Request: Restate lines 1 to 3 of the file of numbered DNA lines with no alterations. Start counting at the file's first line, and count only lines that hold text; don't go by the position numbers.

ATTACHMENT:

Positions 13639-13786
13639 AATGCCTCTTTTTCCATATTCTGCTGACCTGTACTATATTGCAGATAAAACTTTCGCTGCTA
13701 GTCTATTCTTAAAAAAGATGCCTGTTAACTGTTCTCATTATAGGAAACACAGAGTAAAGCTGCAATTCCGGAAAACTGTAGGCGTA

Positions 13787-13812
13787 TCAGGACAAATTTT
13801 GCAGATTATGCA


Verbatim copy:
Positions 13639-13786
13639 AATGCCTCTTTTTCCATATTCTGCTGACCTGTACTATATTGCAGATAAAACTTTCGCTGCTA
13701 GTCTATTCTTAAAAAAGATGCCTGTTAACTGTTCTCATTATAGGAAACACAGAGTAAAGCTGCAATTCCGGAAAACTGTAGGCGTA